Slumped over in his wheelchair and seemingly crushed by survivor's guilt, Ismail Denli is in deep, unrelenting pain.
"I left them there," he tells me. "I left my brothers there. How could I have done that?"
As Ismail, a Kurdish youth activist in Akcakale, Turkey, talks lovingly about his deceased cousins, Qassim and Osman, he also inflicts the kind of punishing mental trauma on himself that will be hard to recover from.
"I wish I had died too," he says of Monday's suicide bombing in the southeastern Turkish border town of Suruc that killed 32 activists.
As members of the Turkish Federation of Socialist Youth Associations, Ismail and his cousins, whom he considered even closer than siblings, had planned to cross the border into Kobane, Syria, and help fellow Kurds rebuild that devastated city.
On Monday, the group had held a press event to announce their plans, and Ismail, who'd been holding up a banner, began feeling fatigued from the heat. That's when he decided to move towards the shade. Seconds later, the suicide bomber struck.
Dozens were killed in the blast, which Turkey's government believes was carried out by the Islamic State of Iraq and the Levant (ISIL). Among those victims were Qassim and Osman.
"If I had been patient," Ismail says bitterly. "If I'd waited just four more seconds, I would be with my brothers now."
In Suruc, anger and anxiety are clearly on the rise; underscoring not just how much the threat from ISIL has risen, but also highlighting just how volatile the relationship between Turkey's government and the country's Kurdish population remains.
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The government has repeatedly stressed they will take any and all measures needed to protect Turkey's citizens and prevent this from happening again.
According to Anadolu Agency, Turkey's official news agency, after a meeting of the country's Council of Ministers on Wednesday in Ankara, Turkish Deputy Prime Minister Bulent Arinc said: "A renewed effort will be made to stop the entry of terrorists into Turkey via the Syrian border without affecting the humanitarian passages for refugees."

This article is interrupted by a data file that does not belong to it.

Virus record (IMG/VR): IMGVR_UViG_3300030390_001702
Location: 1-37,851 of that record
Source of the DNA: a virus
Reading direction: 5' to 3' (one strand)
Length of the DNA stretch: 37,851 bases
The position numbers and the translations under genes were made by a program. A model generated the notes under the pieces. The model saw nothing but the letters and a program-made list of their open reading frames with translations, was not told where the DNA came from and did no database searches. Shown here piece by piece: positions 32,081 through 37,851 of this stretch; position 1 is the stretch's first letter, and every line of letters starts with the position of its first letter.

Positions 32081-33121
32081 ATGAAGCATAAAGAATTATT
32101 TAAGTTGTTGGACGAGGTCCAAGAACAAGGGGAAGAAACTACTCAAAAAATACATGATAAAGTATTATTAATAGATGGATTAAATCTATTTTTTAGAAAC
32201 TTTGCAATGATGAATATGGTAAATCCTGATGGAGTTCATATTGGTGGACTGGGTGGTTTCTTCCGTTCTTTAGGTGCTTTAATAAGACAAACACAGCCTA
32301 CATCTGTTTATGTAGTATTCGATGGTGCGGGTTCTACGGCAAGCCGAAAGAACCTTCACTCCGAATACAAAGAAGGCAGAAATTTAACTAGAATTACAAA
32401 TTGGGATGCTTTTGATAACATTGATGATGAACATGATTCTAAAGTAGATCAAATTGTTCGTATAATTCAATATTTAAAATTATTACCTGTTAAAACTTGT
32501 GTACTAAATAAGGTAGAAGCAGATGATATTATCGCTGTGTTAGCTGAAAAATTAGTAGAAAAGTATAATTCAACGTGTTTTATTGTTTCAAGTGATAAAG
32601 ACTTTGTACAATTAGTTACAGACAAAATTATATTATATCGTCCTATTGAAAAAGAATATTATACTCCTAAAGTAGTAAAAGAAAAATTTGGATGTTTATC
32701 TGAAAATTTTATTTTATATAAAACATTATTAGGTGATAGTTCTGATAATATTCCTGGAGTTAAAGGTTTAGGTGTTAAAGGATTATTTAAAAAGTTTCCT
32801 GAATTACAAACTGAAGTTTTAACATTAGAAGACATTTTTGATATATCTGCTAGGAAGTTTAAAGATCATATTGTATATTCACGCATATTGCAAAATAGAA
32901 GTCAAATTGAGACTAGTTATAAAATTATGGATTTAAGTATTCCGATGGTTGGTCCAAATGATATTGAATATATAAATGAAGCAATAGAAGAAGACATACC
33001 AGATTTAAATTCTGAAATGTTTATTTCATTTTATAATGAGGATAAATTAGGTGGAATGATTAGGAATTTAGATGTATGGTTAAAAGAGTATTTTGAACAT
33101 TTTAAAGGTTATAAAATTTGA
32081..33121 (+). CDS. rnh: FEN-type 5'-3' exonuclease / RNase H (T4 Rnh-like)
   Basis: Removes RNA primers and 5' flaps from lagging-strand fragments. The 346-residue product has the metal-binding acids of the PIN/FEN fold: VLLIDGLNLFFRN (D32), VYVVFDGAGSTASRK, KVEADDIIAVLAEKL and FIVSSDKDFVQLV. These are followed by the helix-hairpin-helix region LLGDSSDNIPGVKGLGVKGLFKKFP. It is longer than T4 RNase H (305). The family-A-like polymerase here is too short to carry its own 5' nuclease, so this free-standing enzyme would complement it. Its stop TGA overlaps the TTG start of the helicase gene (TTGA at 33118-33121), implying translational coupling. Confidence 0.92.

Arinc called the perception that Turkey's government wasn't doing enough to deal with ISIL, "a nefarious lie".
"Our country is determined to fight against this terrorist organisation like it fights against all kinds of terror," he said.
But those promises are falling largely on deaf ears in Suruc.
"There is a huge lack of security here," explains Ismail. "ISIL is everywhere here. Have any of ISIL's members been arrested?"
Members of the Kurdish population in larger Urfa Province have been directing a growing sense of fury towards Turkey's government. Ismail is one of them.
"I'm angry at the government," he says.
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A short distance away, at the Akcakale border crossing, which sits along Turkey's long, porous border with Syria, the threat of infiltration by ISIL members cannot be overstated.
The government has beefed up its military presence, but many members of the Kurdish population say these actions simply aren't enough.
They feel the government turned a blind eye for far too long to the problem of ISIL fighters crossing from Syria to Turkey and back again.
Many Kurds, who are Turkey's largest minority group, are frustrated with the government's Syria policy, as Ankara refuses to support the Kurdish groups fighting ISIL inside Syria.
Tensions have risen further since the armed wing of the PKK, the outlawed Kurdistan Workers' Party, announced on Wednesday they were behind the killing of two Turkish police officers whom they accused of collaborating with ISIL.
The group said in a statement that the killings were revenge for the suicide attack in Suruc.
Ismail believes Kurds will continue to be targeted. "Border security," he says, "is zero".
Ismail lost the use of his legs in a car accident nine years ago, but says the wounds he sustained in this attack are far worse.
"I didn't get any physical injuries," he tells me, "but psychologically, in my heart, I got injured.
"I feel like this arm is gone, and this arm is gone - my cousins were my arms and legs. They were my comrades, they were my brothers."
Now, for Ismail, the war he's observed for years from just across a border, has truly hit home. But the conflict he sees next door pales in comparison to the turmoil he feels inside.
Source: Al Jazeera